Emerging Artists | Timothy Rees

Finding beauty in the figure

Timothy Rees, Spring, oil, 30 x 48.

Timothy Rees, Spring, oil, 30 x 48.

This story was featured in the January 2014 issue of Southwest Art magazine. Get the Southwest Art January 2014 print issue or digital download now–then subscribe to Southwest Art and never miss another story!

As a youngster, Timothy Rees had a wide variety of interests, from baseball to science. The life of an artist wasn’t exactly on his radar yet. But four years ago he was flipping through a magazine and happened to see paintings by Jeremy Lipking and Daniel Graves. Rees had once thought about becoming an animator. The idea that representational art was flourishing and that he could make a living pursuing it came as a revelation. Soon after this epiphany, he dropped out of college. He began poring over art books, signed up for a workshop with Lipking, and eventually moved to Chicago to paint and draw at the Palette & Chisel Academy of Fine Arts five days a week. A year later he held his first solo show at the Palette & Chisel and was soon asked to teach drawing and painting classes there. In 2012 he won a top award at the academy’s annual Gold Medal Show.

Timothy Rees, The Orange Dress, oil, 8 x 10.

Timothy Rees, The Orange Dress, oil, 8 x 10.

Today Rees calls Arizona home, and although he works masterfully in three genres—figurative, still life, and landscape—it is the human figure that speaks to him as an artist. While the figure may be more challenging, it also offers him countless stylistic ways to render beauty, he says. And, in his opinion, figures have the most potential to engage the viewer on a personal level.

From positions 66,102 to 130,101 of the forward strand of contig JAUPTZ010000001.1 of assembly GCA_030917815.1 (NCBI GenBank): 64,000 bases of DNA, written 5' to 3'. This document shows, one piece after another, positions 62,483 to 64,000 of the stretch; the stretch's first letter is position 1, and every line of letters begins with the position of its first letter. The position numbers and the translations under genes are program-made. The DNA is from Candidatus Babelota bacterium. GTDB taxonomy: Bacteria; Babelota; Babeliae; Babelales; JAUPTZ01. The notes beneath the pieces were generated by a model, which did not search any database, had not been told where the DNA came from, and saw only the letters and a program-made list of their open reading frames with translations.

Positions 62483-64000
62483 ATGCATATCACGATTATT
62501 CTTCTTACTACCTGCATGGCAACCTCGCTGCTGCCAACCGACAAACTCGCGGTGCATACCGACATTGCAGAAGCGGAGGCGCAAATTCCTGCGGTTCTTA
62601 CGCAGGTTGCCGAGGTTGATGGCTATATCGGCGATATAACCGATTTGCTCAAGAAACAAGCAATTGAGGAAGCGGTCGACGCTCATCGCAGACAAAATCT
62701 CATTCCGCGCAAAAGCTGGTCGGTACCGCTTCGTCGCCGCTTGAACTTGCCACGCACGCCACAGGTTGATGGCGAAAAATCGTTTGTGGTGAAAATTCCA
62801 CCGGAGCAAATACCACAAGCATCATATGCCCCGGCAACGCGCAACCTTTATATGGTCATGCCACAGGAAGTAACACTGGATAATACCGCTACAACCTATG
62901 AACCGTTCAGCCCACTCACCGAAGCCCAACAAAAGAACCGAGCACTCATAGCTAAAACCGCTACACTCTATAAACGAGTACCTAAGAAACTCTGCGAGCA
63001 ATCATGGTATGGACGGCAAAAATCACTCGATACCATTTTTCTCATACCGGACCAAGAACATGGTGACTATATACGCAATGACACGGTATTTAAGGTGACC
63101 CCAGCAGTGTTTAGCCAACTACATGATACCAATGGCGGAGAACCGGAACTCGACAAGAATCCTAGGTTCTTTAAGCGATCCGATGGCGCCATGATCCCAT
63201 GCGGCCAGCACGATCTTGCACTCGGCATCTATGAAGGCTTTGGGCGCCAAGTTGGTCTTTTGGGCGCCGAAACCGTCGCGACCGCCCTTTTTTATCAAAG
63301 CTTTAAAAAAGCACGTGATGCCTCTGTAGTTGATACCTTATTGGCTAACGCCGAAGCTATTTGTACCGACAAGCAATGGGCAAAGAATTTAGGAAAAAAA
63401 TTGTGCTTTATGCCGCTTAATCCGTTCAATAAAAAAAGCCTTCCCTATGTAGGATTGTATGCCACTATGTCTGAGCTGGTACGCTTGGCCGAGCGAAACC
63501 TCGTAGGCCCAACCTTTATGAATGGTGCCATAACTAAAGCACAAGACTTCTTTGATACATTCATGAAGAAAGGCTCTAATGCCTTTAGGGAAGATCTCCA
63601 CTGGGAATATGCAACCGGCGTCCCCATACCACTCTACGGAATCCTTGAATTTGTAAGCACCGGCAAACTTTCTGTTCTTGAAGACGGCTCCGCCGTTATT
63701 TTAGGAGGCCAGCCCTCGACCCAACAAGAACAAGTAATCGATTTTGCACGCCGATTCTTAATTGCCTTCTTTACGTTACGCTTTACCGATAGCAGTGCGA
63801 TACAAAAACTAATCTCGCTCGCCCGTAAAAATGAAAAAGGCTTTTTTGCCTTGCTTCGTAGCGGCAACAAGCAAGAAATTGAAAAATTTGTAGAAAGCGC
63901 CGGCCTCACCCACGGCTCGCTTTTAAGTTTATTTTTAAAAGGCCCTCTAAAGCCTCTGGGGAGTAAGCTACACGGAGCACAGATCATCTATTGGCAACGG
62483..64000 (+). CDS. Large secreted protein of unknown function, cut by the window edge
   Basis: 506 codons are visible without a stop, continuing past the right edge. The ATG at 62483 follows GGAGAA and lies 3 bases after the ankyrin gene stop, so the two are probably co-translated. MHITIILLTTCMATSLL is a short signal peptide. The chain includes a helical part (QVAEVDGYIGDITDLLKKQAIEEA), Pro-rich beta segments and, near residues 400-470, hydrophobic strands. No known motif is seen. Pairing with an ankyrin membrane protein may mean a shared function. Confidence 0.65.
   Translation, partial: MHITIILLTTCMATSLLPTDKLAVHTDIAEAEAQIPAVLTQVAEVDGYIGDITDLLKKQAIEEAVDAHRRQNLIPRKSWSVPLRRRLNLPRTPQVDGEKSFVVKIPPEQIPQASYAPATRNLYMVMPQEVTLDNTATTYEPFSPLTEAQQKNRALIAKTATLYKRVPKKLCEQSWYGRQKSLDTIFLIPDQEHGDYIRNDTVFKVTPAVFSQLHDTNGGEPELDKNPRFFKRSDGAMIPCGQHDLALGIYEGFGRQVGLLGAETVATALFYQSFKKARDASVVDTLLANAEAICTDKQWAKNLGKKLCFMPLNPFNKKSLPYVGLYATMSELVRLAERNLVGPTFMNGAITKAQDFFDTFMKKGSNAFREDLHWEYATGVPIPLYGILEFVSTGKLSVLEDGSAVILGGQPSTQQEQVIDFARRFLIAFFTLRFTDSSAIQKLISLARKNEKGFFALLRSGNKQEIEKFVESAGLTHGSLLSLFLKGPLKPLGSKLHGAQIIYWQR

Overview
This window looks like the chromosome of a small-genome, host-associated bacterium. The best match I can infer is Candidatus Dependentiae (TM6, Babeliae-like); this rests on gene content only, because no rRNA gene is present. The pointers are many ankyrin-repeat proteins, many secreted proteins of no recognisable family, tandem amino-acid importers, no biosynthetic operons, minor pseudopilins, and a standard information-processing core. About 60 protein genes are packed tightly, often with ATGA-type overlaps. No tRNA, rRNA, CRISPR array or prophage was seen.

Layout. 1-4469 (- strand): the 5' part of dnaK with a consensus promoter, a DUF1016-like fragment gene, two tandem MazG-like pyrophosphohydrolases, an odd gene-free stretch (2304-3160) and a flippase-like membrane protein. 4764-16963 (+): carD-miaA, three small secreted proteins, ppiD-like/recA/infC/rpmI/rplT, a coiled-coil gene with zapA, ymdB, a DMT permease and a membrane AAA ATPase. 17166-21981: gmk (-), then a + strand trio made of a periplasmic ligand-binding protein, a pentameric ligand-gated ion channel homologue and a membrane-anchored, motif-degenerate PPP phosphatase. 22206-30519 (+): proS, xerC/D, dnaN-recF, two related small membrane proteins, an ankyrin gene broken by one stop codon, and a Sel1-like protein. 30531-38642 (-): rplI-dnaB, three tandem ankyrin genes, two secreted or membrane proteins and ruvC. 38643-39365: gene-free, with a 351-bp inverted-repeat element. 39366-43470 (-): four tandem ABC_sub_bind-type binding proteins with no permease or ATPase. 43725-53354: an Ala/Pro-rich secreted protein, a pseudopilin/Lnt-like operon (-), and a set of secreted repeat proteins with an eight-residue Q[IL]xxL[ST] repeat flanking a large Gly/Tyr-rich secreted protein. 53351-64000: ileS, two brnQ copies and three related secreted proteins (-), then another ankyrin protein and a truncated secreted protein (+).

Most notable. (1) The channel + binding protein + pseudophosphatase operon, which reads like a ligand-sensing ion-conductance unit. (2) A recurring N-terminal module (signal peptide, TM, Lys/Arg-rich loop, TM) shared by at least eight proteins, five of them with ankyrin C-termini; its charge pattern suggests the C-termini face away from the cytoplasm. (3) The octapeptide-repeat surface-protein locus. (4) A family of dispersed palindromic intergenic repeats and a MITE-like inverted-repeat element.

In the expressionistic painting THE ORANGE DRESS, what struck Rees most forcefully was the presence of various contrasts in the scene. For example, the model was sleeping peacefully, yet she wore a bright orange dress that seemed “to shout,” Rees says. In general, though, his artistic mission is to evoke the world as he sees it—simple, beautiful, and with the textures, colors, and shapes that please him. “Overall, the thing I try to convey most in my work is beauty, as technically sound as I can manage, and hopefully I can connect to the viewer through this fundamental aspect of humanity,” Rees says. —Bonnie Gangelhoff

representation
Scottsdale Fine Art, Scottsdale, AZ.

Featured in the January 2014 issue of Southwest Art magazine–click below to purchase:
Southwest Art January 2014 print issue or digital download Or subscribe to Southwest Art and never miss a story!


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